Public transportation sucks (aka, distances increase and people are too spread out). When you’ve got to drive hours to cross state lines to get to a BarCamp or ride the train from Milwaukee into Chicago to catch the Reddit or Google party, you’re less likely to go. So the tech community is less likely to concentrate in one area for any period of time, even an evening. Just as a personal example, Milwaukee has a great professional group for web designers and developers, and their meetings are less than an hour away if I were to drive, but so far I haven’t been able to make it to any of their meetings. I’m even closer to downtown Chicago, but it’s not practical to drive and the train schedule is lousy at best. Even though San Francisco is a big sprawling region, their public transportation, neighborhoods concentrating the tech community, and constant tech events/conferences trumps what we can pull off in the midwest any day.

Time to prove them wrong.

Go out there and make the next big thing. It won’t cost you much, it’s not risky, and you’ll see your friends and the tech community every day on Twitter anyways. Work out of your apartment or on your free time on the weekends. Get cheap entry-level virtual hosting, and see if there’s interest in your idea.

This is sort of my plan, as I find moving out to California currently infeasible. It’s uncertain whether any idea will turn out to be the Next Great American Startup, but on the flip side, you’re just as likely to fail as your counterparts burning through cash in Silicon Valley.

Jogging the Memory with Shoes

29 11 2007


Today, I wanted to share my latest little one-night coding project. But first, a little back story. I’ve been looking for a new Mac OS X GUI text editor for the past couple of days because TextMate has once again passed its free 30 day period for me. I don’t mind editing text purely with keyboard commands in a terminal window, but sometimes it’s nice to have a mouse and menus when you’re working with chunks of code. I’ve read studies from Apple that while using only keyboard shortcuts seems faster, in truth the mouse is quicker at the same task.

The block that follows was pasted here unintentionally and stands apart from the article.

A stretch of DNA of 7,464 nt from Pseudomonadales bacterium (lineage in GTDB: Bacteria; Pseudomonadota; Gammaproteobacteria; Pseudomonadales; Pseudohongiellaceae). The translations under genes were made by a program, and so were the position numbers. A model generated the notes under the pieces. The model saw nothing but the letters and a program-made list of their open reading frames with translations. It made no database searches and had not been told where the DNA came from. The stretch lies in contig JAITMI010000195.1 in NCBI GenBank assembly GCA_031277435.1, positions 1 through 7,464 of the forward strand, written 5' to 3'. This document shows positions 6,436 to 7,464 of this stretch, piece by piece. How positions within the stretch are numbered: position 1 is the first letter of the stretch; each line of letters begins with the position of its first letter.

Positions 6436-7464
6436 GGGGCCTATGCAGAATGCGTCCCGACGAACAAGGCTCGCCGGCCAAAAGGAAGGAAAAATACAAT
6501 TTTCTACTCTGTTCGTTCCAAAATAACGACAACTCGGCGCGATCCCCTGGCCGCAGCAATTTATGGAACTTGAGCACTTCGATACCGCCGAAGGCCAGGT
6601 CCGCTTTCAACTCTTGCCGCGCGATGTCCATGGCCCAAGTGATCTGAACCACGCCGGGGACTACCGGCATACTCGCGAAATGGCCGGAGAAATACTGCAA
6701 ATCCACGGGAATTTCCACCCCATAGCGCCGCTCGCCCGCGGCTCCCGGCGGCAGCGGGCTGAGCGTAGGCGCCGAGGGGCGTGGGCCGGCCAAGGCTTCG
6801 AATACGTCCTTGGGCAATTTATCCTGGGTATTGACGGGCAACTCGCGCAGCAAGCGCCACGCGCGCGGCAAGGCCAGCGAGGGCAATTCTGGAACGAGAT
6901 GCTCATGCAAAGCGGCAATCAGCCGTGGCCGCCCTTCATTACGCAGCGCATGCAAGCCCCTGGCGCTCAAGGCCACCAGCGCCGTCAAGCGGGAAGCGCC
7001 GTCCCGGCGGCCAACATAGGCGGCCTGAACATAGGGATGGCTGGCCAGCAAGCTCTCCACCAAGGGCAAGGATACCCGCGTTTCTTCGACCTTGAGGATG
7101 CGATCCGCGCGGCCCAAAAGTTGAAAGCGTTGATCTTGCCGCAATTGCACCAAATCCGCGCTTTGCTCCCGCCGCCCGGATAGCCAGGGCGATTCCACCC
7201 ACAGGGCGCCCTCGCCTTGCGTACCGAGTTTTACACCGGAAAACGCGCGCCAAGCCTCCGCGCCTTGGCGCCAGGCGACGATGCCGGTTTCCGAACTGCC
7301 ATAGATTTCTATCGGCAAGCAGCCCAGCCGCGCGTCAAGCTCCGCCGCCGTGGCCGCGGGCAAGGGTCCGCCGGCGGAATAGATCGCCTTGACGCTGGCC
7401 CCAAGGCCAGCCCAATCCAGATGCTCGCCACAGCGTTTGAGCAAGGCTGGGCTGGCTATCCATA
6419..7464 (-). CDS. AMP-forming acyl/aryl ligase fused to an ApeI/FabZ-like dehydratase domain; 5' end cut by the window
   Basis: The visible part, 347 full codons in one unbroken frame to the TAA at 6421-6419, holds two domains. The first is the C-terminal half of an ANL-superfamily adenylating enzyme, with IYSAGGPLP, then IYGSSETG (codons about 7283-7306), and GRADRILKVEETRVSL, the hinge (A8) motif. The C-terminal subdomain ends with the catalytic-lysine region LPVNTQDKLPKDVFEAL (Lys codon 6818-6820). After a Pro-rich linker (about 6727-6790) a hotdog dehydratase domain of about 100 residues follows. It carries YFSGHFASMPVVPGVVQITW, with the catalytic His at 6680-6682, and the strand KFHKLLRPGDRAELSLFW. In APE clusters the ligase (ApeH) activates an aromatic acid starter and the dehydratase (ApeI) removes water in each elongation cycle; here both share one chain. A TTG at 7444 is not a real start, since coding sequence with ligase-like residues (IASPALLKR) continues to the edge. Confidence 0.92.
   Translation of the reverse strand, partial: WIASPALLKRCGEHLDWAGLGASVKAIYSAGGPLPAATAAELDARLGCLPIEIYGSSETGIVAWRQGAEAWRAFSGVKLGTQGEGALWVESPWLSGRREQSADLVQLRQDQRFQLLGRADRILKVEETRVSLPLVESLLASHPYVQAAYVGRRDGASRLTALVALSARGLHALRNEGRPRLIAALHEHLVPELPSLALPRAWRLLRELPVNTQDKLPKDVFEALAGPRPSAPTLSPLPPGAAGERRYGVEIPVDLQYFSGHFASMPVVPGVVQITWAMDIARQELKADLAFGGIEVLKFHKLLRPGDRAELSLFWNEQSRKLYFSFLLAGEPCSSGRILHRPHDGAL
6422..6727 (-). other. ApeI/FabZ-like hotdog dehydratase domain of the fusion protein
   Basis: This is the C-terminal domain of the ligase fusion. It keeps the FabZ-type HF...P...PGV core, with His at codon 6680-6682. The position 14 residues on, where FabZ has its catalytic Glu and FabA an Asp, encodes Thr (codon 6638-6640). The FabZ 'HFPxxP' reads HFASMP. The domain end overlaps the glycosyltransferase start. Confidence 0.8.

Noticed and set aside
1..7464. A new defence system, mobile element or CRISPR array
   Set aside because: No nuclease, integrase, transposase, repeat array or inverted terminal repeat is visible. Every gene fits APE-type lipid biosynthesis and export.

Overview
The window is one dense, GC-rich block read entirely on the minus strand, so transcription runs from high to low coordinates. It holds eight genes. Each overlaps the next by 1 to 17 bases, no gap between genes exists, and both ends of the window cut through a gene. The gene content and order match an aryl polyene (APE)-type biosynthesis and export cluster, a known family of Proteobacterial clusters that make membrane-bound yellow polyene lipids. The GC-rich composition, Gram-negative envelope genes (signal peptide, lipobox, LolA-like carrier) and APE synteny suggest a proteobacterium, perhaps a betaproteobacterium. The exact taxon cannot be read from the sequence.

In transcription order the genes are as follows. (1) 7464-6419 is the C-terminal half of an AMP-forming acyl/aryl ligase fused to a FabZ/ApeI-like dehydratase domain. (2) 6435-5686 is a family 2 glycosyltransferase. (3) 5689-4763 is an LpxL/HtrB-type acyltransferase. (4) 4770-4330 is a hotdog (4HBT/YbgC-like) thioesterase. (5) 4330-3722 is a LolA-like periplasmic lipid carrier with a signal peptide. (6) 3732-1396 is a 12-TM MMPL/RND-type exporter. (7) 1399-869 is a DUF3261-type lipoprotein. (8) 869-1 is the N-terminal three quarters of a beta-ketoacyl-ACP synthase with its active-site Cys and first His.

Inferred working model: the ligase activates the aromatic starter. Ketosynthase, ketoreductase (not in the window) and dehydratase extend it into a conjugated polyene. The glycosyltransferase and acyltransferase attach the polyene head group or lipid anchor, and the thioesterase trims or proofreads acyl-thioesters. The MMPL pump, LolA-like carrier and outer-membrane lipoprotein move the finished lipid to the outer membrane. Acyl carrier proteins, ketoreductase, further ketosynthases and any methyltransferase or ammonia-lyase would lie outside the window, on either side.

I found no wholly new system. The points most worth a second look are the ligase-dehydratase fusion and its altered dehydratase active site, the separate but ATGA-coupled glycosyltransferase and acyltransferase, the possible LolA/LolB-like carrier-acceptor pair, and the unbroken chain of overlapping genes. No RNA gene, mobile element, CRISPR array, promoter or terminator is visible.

On the command line, I’m more likely to use vi than emacs, although I know my way around both. So when I found MacVim, an “experimental” Cocoa interface to vim, I knew I’d found my new editor on the Mac. I’ve already tried all the free editors that worked on Mac OS X in the past, including jEdit (too slow), Eclipse (really an IDE, and even slower), Komodo/Smultron/etc., and even most of the for-pay editors (BBEdit, aforementioned TextMate, and SubEthaEdit). MacVim really takes the cake, as the vim core understands far more languages & markups than TextMate’s bundles; it’s as fast as one can perceive a program to be; and it adds a GUI (gooey!) layer of goodness on top, including tabs, mouse-based copy/paste/cursor positioning, and a full-screen editing mode to eliminate distractions.

I’ve also been playing with Shoes, a framework for making GUI apps in Ruby. Shoes is the brainchild of Ruby super-hacker WhyTheLuckyStiff, and I wouldn’t have heard about it without Phil Crissman‘s twittering about his interest in using it.

The super simple syntax in Shoes lets you lay out GUI components like elements in a web page, and graphics/animations are easily added. Most apps are as simple as: do
     stack :margin => 10 do
          para "Chunky Bacon!"

But the real frustration is in the lack of documentation. There are a handle of sample apps on the project’s SVN web repo and roughly 4 tutorials. The full documentation is currently being printed up as a real-deal book by WhyTheLuckyStiff, and I didn’t feel coughing up the $8+shipping to get a copy. (& knowing Why, I wouldn’t understand anything in it anyways). So, I’ve been playing around and doing a lot of trial and error based on the sample apps to figure out functionality. Luckily, Quicksilver makes the run-test-repeat loop very tight. (For the interested, CMD-Space into QS, type “Shoes” TAB TAB, first three letters of my Shoes’ script’s filename, ENTER & it’s running. Having to launch the .app rather than calling from the CLI is a problem unique to the OSX version of Shoes. On Linux it’d be $ ./shoes App.rb )